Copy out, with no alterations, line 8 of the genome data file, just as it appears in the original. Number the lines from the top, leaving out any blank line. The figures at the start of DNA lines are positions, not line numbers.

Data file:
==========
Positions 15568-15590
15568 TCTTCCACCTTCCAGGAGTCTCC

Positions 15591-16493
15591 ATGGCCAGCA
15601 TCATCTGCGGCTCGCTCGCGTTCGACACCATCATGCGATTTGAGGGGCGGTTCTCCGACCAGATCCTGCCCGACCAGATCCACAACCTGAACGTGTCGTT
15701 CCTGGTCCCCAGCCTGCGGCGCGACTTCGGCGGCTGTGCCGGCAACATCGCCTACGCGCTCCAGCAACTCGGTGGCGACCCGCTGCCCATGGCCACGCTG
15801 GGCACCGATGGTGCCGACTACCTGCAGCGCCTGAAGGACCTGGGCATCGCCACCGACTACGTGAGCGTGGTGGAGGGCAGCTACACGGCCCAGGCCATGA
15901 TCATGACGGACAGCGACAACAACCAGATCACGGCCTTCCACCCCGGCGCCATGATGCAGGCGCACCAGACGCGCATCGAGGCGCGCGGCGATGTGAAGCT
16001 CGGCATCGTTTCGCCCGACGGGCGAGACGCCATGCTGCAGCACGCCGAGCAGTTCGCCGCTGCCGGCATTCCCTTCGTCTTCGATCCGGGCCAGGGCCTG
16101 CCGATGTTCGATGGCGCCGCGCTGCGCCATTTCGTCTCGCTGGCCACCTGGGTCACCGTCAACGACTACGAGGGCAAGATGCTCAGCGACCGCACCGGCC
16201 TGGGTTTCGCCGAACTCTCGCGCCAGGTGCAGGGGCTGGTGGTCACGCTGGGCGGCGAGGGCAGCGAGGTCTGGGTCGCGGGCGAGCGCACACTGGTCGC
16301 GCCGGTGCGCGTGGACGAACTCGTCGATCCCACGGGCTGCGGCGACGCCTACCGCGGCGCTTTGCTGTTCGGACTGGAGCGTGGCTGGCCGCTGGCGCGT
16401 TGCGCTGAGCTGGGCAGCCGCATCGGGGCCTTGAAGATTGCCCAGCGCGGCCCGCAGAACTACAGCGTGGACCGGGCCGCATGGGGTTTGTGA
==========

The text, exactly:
15901 TCATGACGGACAGCGACAACAACCAGATCACGGCCTTCCACCCCGGCGCCATGATGCAGGCGCACCAGACGCGCATCGAGGCGCGCGGCGATGTGAAGCT